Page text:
Most historical edifices live out their days preserved in amber, frozen in time by curated exhibitions that transport guests back to a different era. But what happens when a historic building is also a living, breathing business that caters to hundreds of people every day? That was the situation faced by New York’s Palace Hotel, a landmark building in Manhattan that, in addition to being important to New York’s architectural history, has played host to famous guests throughout the 20th century and had its distinctive exterior prominently featured in film and television. One of only two hotels in New York that is also designated a historic landmark, the Palace Hotel has a fine line to walk between preserving its historic significance, and offering all the modern amenities that contemporary travelers expect.
Originally built in 1884 as a set of luxury mansions called the Villard Houses, the Palace Hotel is justly regarded as one of New York’s most significant architectural landmarks. The mansions, originally owned by railway baron Henry Villard, were designated historical landmarks in 1968, and a 55-story tower was built behind them in order to convert them into a luxury hotel. The tower, designed by Stanford White, was designed to blend seamlessly with the Villard Houses’ iconic Romanesque architecture, and the Palace Hotel, as it came to be called, began its business as a paragon of New York hospitality and luxury travel.
Despite its reputation for world-class service and luxe accommodations, by 2012 the Palace Hotel was starting to become a hotel out of time, whose antique structure walled guests off from facets of modern life, most notably, cellphone signal. For tourists experiencing the historic luxury of the Palace for the first time, a cellphone-free stay was part of the charm, but for the businesspeople who regularly stayed at the Palace or relied upon its rooms for conferences, events and meetings, being cut off from wireless communication was rapidly turning the Palace from a place of business to a museum piece.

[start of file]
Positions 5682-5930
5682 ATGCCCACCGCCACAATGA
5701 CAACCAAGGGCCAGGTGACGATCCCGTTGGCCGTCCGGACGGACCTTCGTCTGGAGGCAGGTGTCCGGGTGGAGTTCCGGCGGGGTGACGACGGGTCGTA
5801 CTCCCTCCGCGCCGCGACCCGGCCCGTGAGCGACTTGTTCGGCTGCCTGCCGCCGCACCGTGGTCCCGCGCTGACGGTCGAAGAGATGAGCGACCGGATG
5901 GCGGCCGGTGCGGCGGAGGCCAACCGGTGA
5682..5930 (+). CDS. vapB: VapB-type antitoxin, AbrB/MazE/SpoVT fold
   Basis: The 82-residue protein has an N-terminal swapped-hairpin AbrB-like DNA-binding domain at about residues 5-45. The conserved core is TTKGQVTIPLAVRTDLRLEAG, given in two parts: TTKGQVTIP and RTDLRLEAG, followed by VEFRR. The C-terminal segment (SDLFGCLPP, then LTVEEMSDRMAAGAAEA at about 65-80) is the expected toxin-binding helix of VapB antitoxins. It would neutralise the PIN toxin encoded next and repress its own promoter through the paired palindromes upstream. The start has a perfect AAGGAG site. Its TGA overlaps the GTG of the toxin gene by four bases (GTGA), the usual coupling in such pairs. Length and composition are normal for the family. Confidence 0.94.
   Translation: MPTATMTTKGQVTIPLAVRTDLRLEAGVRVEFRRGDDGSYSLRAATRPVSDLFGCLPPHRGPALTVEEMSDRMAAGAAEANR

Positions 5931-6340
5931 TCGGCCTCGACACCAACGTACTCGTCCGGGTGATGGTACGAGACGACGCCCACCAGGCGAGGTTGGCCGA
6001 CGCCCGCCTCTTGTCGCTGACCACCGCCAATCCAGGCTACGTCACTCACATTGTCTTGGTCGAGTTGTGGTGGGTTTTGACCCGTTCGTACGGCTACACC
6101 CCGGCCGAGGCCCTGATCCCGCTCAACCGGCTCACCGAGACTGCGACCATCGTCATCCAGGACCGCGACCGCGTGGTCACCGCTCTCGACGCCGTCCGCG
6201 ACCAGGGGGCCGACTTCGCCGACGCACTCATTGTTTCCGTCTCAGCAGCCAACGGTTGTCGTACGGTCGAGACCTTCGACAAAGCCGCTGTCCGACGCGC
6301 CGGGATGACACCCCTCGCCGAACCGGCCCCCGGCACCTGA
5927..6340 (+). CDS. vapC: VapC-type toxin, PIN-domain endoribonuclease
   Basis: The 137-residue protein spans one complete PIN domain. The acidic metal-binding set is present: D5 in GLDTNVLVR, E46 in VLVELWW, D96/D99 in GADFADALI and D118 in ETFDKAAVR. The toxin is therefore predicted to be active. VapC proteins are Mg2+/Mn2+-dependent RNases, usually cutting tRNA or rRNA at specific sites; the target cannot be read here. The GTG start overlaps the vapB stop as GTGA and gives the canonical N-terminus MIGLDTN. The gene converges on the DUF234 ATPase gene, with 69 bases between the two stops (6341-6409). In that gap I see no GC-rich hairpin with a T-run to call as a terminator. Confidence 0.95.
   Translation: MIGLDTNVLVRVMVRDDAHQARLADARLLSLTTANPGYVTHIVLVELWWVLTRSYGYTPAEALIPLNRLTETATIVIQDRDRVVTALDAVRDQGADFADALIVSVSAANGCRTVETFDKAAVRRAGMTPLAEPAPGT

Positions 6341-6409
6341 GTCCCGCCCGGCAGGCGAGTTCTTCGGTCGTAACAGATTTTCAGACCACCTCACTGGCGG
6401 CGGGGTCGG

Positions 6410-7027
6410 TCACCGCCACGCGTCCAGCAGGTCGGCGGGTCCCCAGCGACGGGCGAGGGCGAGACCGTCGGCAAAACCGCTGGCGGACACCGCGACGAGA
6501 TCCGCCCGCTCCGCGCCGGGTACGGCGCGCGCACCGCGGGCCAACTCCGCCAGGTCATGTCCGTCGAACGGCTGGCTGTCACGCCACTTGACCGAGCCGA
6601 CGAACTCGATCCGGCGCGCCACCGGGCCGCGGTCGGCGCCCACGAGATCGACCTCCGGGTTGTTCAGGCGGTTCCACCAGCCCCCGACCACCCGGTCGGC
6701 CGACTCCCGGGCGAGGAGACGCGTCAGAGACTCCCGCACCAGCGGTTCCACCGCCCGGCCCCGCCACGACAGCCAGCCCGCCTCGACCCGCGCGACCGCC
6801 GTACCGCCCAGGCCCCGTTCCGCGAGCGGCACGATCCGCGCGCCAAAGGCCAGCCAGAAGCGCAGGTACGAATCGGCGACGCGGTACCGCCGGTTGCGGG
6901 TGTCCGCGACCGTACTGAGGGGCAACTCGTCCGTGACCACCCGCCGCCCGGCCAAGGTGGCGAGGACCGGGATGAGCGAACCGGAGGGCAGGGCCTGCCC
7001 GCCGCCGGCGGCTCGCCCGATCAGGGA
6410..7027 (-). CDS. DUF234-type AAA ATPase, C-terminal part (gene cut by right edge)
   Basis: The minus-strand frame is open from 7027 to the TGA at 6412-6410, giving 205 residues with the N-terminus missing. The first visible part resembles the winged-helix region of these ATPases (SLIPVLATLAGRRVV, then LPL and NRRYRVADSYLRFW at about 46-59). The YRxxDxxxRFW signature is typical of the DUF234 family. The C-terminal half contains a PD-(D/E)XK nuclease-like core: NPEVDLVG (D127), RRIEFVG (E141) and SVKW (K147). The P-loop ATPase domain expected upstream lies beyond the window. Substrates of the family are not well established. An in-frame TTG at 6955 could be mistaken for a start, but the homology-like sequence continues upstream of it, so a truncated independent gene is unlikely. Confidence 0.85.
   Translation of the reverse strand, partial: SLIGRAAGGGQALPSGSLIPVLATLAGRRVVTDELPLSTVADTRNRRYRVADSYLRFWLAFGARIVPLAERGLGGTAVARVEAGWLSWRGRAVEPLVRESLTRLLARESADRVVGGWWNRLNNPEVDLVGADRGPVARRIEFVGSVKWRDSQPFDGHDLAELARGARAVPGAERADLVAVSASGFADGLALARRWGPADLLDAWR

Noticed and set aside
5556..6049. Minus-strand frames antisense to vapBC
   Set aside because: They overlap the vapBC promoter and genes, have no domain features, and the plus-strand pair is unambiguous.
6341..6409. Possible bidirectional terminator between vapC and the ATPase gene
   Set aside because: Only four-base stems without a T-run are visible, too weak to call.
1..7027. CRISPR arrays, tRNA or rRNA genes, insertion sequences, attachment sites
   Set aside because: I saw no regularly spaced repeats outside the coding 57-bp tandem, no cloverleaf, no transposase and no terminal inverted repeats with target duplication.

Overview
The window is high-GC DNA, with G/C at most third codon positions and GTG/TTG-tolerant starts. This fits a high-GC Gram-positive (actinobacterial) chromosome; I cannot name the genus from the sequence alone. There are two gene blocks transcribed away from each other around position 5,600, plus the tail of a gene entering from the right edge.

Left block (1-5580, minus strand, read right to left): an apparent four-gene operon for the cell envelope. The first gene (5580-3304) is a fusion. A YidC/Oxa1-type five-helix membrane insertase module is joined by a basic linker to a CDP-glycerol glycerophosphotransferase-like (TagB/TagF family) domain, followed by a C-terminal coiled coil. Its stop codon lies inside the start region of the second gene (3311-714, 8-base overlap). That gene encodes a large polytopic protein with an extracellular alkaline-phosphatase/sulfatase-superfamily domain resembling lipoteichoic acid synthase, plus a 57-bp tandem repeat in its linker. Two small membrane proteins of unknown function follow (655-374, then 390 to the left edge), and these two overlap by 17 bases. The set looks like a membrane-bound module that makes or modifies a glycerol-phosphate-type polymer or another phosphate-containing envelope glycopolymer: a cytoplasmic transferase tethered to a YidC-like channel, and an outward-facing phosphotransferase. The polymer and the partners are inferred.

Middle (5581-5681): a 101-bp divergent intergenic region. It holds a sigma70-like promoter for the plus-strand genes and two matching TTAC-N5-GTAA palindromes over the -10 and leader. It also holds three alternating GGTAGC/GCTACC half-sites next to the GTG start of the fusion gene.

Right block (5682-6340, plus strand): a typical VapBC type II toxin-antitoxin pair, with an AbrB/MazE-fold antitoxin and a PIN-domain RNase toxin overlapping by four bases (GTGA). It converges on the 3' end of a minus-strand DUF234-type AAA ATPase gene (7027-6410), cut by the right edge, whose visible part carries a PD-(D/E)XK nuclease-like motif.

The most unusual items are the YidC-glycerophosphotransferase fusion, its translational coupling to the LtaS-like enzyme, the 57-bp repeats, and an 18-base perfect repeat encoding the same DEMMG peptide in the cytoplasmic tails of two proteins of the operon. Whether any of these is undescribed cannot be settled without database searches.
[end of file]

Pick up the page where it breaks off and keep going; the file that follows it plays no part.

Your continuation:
To stop itself from being left behind, the Palace had to bring the modern world in without damaging the historic structure or decor, or losing the opulent atmosphere that had come to define it. To do so, it turned to Verizon Wireless and Telecom Infrastructure Corp for a solution that would not only bring the Palace Hotel into the 21st century, but one that would be scalable and future-proof so that the hotel could continue to keep up with the times without disruptive rewiring and upgrades.
For a building as old and as large as the Palace, this meant more than just installing a couple of new routers and few antennas. Every floor needed to be core drilled to accommodate the riser cabling for the Distributed Antenna System – a vast network of small antennae that would provide the whole building with the wireless coverage it needed by serving as repeaters for the isolated spots in the hotel with poor signal. To drill safely, each of the hotel’s 55 floors had to be X-ray scanned to make sure the drilling would not compromise the integrity and safety of the floor.